By 17 May, the main Austrian army under Charles had arrived on the Marchfeld. Charles kept the bulk of his troops several kilometres away from the river bank in hopes of concentrating them at the point where Napoleon decided to cross.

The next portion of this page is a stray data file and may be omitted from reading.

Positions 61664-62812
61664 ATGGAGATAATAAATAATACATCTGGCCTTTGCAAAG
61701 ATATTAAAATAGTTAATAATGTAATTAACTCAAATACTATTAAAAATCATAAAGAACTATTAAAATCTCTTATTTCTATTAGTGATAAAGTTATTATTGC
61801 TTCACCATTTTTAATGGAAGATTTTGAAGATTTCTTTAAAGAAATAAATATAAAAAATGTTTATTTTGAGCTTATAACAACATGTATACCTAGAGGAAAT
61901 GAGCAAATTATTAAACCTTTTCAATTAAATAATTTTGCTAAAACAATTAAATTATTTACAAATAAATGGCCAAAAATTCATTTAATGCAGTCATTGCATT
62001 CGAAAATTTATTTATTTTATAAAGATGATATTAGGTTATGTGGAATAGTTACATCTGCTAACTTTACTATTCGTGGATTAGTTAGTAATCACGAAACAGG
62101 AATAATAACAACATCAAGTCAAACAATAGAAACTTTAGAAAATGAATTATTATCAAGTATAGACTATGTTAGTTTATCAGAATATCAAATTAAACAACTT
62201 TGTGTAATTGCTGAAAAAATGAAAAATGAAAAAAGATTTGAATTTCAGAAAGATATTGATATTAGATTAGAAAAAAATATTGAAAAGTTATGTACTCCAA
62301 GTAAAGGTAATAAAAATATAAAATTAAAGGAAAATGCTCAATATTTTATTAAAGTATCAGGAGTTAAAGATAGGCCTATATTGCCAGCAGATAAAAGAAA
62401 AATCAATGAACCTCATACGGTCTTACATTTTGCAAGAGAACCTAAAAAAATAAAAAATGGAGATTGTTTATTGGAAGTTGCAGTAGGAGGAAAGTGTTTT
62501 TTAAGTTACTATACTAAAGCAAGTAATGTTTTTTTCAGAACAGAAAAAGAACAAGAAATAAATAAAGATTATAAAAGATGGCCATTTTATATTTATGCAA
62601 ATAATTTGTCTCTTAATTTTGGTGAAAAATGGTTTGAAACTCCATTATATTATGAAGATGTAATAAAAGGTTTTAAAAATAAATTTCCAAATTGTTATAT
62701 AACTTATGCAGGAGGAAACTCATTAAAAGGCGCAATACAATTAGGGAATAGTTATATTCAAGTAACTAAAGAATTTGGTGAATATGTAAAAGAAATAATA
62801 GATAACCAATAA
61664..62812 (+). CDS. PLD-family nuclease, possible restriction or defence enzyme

On 21 May, the French made their first major effort to cross the Danube, precipitating the Battle of Aspern-Essling. The Austrians enjoyed a comfortable numerical superiority over the French throughout the battle. On the first day, Charles disposed of 110,000 soldiers against only 31,000 commanded by Napoleon. By the second day, reinforcements had boosted French numbers up to 70,000. It was the first defeat Napoleon suffered in a major set-piece battle, and it caused excitement throughout many parts of Europe because it proved that he could be beaten on the battlefield.